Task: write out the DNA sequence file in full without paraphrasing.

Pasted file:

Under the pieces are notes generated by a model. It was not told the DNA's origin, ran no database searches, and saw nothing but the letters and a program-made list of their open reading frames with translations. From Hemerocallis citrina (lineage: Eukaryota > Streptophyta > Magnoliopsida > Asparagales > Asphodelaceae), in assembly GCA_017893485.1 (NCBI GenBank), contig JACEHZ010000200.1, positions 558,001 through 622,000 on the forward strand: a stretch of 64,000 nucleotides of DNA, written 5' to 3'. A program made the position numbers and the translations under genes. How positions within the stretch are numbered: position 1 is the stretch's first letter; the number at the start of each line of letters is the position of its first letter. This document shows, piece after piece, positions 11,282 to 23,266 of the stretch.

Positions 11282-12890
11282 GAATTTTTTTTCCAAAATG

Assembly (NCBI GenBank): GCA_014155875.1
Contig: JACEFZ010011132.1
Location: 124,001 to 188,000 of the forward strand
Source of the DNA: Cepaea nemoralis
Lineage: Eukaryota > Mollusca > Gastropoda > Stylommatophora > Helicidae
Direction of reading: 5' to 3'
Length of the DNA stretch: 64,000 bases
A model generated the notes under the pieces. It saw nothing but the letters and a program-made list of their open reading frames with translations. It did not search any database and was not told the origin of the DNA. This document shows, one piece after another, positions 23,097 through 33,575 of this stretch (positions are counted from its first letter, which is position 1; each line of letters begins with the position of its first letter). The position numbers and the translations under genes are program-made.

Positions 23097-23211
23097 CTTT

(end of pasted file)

Under the pieces are notes generated by a model. It was not told the DNA's origin, ran no database searches, and saw nothing but the letters and a program-made list of their open reading frames with translations. From Hemerocallis citrina (lineage: Eukaryota > Streptophyta > Magnoliopsida > Asparagales > Asphodelaceae), in assembly GCA_017893485.1 (NCBI GenBank), contig JACEHZ010000200.1, positions 558,001 through 622,000 on the forward strand: a stretch of 64,000 nucleotides of DNA, written 5' to 3'. A program made the position numbers and the translations under genes. How positions within the stretch are numbered: position 1 is the stretch's first letter; the number at the start of each line of letters is the position of its first letter. This document shows, piece after piece, positions 11,282 to 23,266 of the stretch.

Positions 11282-12890
11282 GAATTTTTTTTCCAAAATG

Assembly (NCBI GenBank): GCA_014155875.1
Contig: JACEFZ010011132.1
Location: 124,001 to 188,000 of the forward strand
Source of the DNA: Cepaea nemoralis
Lineage: Eukaryota > Mollusca > Gastropoda > Stylommatophora > Helicidae
Direction of reading: 5' to 3'
Length of the DNA stretch: 64,000 bases
A model generated the notes under the pieces. It saw nothing but the letters and a program-made list of their open reading frames with translations. It did not search any database and was not told the origin of the DNA. This document shows, one piece after another, positions 23,097 through 33,575 of this stretch (positions are counted from its first letter, which is position 1; each line of letters begins with the position of its first letter). The position numbers and the translations under genes are program-made.

Positions 23097-23211
23097 CTTT